The last time I saw Kim Cattrall laid out in wait for a man, she was stripped stark naked and dotted about with sushi. That was in the first Sex and the City film.

Last night in Liverpool, where she returned home to play Cleopatra in a fizzing production by Janet Suzman, opposite the strange and disintegrating Antony of Jeffery Kissoon, she kept her clothes on and sighed along the breeze.

This was an enchanting performance, and she was visibly moved by the enthusiastic reception of the Playhouse audience, who haven't had that much to cheer about on this stage since the opening night of Blood Brothers twenty-seven years ago -- and I was there for that one, too.

Kim first met Suzman in a revival of Brian Clark's Whose Life Is It Anyway?, when she was again laid out for the count, but this time on a hospital bed and severely constricted in physical movement; she was a quadroplegic.

She revealed her true stage quality, though, in David Mamet's Cryptogram at the Donmar Warehouse, playing this tantalising piece of mysterious emotional cat and mouse with an equally on song Eddie Izzard.

And then of course she channelled her vampish Samantha Jones through Noel Coward's catty, free-spirited Amanda in Private Lives, opposite a languid Matthew McFadyen in Richard Eyre's scintillating West End revival.

So her justly acclaimed Cleo -- by the Times and the Guardian, at least (though Michael Billington's review was scuppered by technical problems last night) -- comes as less of a surprise to the critics than it does to the Liverpool crowd.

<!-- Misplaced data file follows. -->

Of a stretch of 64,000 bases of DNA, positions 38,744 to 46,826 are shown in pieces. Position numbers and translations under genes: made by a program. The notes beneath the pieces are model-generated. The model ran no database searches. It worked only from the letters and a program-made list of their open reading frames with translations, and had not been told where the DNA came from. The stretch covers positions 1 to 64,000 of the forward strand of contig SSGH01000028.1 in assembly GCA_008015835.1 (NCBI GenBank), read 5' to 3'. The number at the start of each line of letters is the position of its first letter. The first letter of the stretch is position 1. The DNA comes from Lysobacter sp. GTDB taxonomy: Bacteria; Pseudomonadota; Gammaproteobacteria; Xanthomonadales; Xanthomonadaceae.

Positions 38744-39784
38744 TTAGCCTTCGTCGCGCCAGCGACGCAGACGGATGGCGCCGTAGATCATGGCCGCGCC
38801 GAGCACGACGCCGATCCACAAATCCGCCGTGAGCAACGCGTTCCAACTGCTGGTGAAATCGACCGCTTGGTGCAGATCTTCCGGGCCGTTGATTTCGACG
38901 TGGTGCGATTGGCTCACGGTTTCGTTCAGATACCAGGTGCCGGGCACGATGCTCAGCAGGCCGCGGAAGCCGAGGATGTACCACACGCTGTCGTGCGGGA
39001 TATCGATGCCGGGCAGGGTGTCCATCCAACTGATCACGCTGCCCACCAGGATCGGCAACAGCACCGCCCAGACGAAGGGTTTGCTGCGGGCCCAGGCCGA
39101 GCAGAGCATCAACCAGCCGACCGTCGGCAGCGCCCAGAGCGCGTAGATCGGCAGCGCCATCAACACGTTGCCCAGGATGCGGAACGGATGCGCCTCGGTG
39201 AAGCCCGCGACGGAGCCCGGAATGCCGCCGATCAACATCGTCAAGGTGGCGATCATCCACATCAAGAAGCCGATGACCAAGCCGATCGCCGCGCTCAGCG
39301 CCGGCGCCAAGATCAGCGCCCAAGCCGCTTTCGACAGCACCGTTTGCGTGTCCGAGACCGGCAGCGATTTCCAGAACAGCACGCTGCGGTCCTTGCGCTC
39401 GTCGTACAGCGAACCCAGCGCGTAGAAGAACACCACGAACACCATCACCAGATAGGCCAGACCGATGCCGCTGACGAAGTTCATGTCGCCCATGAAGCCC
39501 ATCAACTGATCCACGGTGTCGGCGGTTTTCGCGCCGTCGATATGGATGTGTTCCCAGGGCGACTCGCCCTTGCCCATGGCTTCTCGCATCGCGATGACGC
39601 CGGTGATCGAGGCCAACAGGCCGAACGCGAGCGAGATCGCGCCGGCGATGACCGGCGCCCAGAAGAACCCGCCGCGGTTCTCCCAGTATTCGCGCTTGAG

Still, Cleopatra is an Everest of a role, and the play itself one of the most difficult in the canon to stage successfully; Cattrall and Suzman have thus scored a double whammy.

Although the Playhouse rolled out a red carpet into Williamson Square, this was a typically dressed down, no nonsense Liverpudlian affair. And the evening was all the better for that.

A smattering of London pros included Kevin Francis from Sue Angel, casting director Siobhan Bracke, sassy actressNatalie Walter, and writer and former FT critic Garry O'Connor (an old pal of Ian Hogg, who played a marvellous Enobarbus); O'Connor, in fact, had gone first of all to the Everyman by mistake, as had Paul Callan of the Express.

Only by throwing his considerable bulk in front of an astonished cab driver had Callan -- with O'Connor in breathless tow -- made the curtain on time. Sarah Hemming of the current FT was cosily and quietly ensconced with a friend; Liverpool's her home town, too, though she hadn't darkened the Playhouse doors since time immemorial.

So Kim won't be forgetting her "one other gaudy night" in a hurry -- and it's Cleopatra's birthday, too! -- and her performance is not just a perfect homecoming, but also a wonderful gift to the city she loves so much.